Here are 8 nutrition tips for better cycling performance, reportedly from some of the best people in the industry:
1. Choose high-carb, low-fat for more power
‘I recommend a high-carbohydrate, low-fat, vegan diet. It’s going to send your performance through the roof. You should be eating whole plant foods.
‘Make sure you have no oils in the diet, not even a little bit when you’re cooking. Cut that out. Any fats that you have should come from whole foods, and moderate protein from plant sources only.
‘No eggs. No dairy. No meat. Cut all that filth out. Seriously, your power will go through the roof. It really helps my performance, I can really put down the power, put down the watts.’
Peter Sagan, Bora-Hansgrohe
2. Eat little and often
‘The importance of maintaining a healthy lifestyle alongside your fitness routine is key to ensuring you’re benefiting from the exercise you’re doing.
‘To get the right balance, focus always on the quality of food. We work really hard with the riders to make sure they’re eating plenty of vegetables, fruit, fish, chicken, lean meat and carbohydrate sources.
‘Having more wholegrain foods such as rice, bread and pasta provide riders with vitamins as well as carbs. Also, what we’ve found has a lot of success from a weight-management point of view is when people analyse their meal plans more proactively.
‘If people try to eat little and often rather than just three meals a day, it can be much more effective for weight loss and topping up energy sources.
‘And don’t forget hydration. My suggestion is 500ml of fluid every couple of hours when not exercising.’
Nigel Mitchell, head of nutrition, EF Education First-Drapac
3. Try vegan food for recovery
‘I’m a high-carbohydrate vegan. Being a vegan, I find that my recovery is the best this way, my performance is the best.
‘Don’t worry about the protein. It’s very easy to get enough protein. 75kg is my lean body weight. That means I need 127g of protein per day, which is very achievable.
‘Go vegan, it’s perfect for recovery.’
Andre Greipel, Lotto Soudal
4. Eat more porridge and rice in training
‘Nutrition is massively important if you want to train at your best. On a training day, I’ll have porridge and yoghurt in the morning.
‘During the ride, I might have flapjack bars, rice cakes and maybe a caffeine gel at the end. When I’m finished I will have a protein drink and some rice with fish, then in the evening some salad and soup with pasta and chicken.’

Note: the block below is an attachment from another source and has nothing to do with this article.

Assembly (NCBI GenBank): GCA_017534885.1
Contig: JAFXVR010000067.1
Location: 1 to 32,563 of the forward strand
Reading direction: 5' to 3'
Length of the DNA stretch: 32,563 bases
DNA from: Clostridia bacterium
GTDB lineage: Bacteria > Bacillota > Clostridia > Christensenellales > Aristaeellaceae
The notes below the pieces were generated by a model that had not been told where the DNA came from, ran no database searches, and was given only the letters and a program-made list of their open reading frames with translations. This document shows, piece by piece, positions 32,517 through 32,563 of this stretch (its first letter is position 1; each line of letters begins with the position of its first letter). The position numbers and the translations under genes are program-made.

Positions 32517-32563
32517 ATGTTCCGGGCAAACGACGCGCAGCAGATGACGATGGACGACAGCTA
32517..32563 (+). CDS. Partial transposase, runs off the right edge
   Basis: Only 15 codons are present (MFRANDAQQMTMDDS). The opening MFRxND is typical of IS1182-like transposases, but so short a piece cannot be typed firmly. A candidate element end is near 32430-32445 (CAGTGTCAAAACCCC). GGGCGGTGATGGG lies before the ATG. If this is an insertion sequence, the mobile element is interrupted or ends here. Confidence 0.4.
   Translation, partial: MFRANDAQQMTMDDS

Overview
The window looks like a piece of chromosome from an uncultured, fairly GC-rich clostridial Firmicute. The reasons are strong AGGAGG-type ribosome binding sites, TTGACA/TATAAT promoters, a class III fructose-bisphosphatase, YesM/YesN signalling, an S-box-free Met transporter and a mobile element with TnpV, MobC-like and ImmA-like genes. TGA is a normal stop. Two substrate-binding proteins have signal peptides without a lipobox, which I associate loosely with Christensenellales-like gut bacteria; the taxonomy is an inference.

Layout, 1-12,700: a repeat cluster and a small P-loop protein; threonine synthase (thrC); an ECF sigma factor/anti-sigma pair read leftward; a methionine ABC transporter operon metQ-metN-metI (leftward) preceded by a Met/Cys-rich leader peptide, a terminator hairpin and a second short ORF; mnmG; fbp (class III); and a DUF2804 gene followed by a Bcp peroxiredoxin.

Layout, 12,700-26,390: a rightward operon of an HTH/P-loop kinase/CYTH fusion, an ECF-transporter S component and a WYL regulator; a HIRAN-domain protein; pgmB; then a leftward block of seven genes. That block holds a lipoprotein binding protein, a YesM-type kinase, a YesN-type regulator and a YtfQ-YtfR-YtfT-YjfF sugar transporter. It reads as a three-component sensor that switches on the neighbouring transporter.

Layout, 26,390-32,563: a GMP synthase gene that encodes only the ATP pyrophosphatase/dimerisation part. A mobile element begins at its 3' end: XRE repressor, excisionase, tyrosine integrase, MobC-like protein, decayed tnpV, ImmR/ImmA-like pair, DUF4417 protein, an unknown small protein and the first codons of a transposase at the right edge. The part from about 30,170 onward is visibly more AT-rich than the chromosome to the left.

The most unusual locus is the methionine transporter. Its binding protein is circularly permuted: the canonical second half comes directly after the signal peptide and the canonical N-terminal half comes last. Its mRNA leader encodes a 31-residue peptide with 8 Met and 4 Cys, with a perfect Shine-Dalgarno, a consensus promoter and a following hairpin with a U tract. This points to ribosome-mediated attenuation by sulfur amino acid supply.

Geraint Thomas, Team Sky
5. Keep your diet light
‘I try to go very light in terms of diet. In the mornings I limit myself to just the one bowl of porridge, and normally a two-egg omelette, with no hint of extras, no second helpings, nothing.
‘If there is a big stage ahead that day, I’ll try a three-egg omelette, but warily, and I’ll mix a small amount of white rice into the porridge.
‘For dessert, I’ll chew a few pieces of fruit or have a pot of yoghurt. I don’t count calories or know the values of most things. I just let my instinct guide me as to what is the right amount to eat.
‘My instinct always says that the right amount is less than I feel like eating. In a previous life, I think my instinct lived in a remote monastery.’
Chris Froome, Team Sky
6. Eat meat? Choose white, not red
‘For dinner I’ll usually have white meat. I do like red meat, like steak, but it takes longer for your body to use it, so it’s not very good for you when you’re training.
‘Instead, I’ll go for chicken or fish and a bit of rice or pasta – but it’s really nowhere near the amount of rice or pasta you’d expect.
‘People assume cyclists have to eat loads of it, but it’s really quite a small portion.’
Mark Cavendish, Dimension Data
7. Do intervals to build fitness and speed
‘If you only have time for shorter sessions, do lots of intervals – like 30 seconds on, 30 seconds off, or 1 minute on, 30 seconds off.
‘Intervals are the key to high-quality training sessions. If you are doing any kind of speed session or interval session, the main thing is doing it fresh.
‘If you’re trying intervals at the end of a long ride, you won’t be at your best. If you do them fresh you will recruit more muscle fibres and the training will be more effective.’
Geraint Thomas, Team Sky
8. Tailor your training to be event-specific
‘Working on your threshold is important for racing because when the shit hits the fan in a race or on a climb, you need to be able to put out a lot of power for a short amount of time, whether it’s 800 watts for 30 seconds or 300 watts for half-an-hour.
‘If you’re just going out and riding for five hours at 200 watts then come race time it’s going to be a shock to the system.
‘It’s all about tailoring your training for the event you ride, whether it’s a WorldTour race or a sportive – it’s all about preparation.’
Alex Dowsett, Katusha-Alpecin